My alma mater is Duke University, hence the play on words. But, as noted in the title, this entry has absolutely nothing to do with Duke in that sense. Instead, it is a review of a cookbook received in the mail entitled The Duke's Kitchen. The subtitle: "The Complete Book of Vegetarian Italian Cooking."
Why the "duke's" table? Because the author, as listed on the cover is Enrico Alliata, the Duke of Salapurata a chap who lived from 1879-1946. According to the back of the book, it is a "major rediscovery" from a "utopian gourmand and winemaker" who believed vegetarianism was the way to go. The Duke is famous, turns out -- of various of these dukes are -- for various reasons having to do with wine and food. (Click here for some information.)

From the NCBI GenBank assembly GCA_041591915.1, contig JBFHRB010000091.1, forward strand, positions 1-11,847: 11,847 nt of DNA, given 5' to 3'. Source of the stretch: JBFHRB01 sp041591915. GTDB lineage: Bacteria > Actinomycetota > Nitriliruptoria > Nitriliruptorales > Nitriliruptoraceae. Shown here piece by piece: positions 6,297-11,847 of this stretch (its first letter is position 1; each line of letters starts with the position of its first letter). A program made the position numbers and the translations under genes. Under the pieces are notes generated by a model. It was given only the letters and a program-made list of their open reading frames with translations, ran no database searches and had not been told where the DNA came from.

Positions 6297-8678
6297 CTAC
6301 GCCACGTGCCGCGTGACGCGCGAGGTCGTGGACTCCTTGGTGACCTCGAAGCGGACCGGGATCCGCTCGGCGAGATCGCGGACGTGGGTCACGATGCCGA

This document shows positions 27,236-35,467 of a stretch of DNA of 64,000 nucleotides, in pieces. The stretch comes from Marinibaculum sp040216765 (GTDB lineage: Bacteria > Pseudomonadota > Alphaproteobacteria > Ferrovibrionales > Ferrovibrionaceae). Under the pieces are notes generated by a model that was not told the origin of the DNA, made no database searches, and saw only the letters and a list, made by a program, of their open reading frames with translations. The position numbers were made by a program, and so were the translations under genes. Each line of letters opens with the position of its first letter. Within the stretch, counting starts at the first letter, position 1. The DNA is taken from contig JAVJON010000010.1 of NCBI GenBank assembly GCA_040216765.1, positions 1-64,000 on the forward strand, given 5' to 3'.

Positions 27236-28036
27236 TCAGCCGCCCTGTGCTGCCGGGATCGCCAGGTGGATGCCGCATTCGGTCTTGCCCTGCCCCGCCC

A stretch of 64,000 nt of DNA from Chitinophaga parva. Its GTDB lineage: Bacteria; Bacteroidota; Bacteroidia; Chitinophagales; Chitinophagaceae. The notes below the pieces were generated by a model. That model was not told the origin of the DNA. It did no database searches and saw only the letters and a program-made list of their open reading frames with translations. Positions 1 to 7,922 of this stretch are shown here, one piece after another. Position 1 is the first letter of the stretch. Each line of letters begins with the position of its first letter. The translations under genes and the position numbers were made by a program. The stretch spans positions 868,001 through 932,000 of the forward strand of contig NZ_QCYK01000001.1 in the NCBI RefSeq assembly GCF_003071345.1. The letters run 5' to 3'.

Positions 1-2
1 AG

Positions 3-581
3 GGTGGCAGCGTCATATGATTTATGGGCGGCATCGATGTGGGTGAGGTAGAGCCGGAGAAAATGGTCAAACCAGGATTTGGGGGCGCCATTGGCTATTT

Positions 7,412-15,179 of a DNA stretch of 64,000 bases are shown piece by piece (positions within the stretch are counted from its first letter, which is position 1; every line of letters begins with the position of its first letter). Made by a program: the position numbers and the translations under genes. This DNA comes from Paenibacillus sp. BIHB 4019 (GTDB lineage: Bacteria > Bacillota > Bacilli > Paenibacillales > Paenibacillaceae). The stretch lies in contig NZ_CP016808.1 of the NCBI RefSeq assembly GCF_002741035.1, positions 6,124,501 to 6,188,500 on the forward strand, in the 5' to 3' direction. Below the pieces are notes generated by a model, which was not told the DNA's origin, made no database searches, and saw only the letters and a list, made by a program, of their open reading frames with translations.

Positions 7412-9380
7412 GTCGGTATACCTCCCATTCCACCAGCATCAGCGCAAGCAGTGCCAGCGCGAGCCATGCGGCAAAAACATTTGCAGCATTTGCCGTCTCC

The recipes contained here range from the very simple -- e.g., cooking two kinds of beans, adding olive oil and salt, and serving on greens -- voila (yes, wrong lingo) -- bean salad -- to more complex possibilities. I look forward to reading about the risottos - and may try some of the recipes! (I seem to be back to really wanting to cook. Hmmm.) Most crucially, I think, not all recipes require pasta, so there is much to offer someone not eating wheat here. (All too often, pasta is the veg option in restaurants, and so if you are a gluten or wheat free vegetarian, you are in trouble.)
Plus, the recipes are numbered. Odd, but useful.
So: thanks to Melville House for this lovely book -- both personally, and for veg italians everywhere.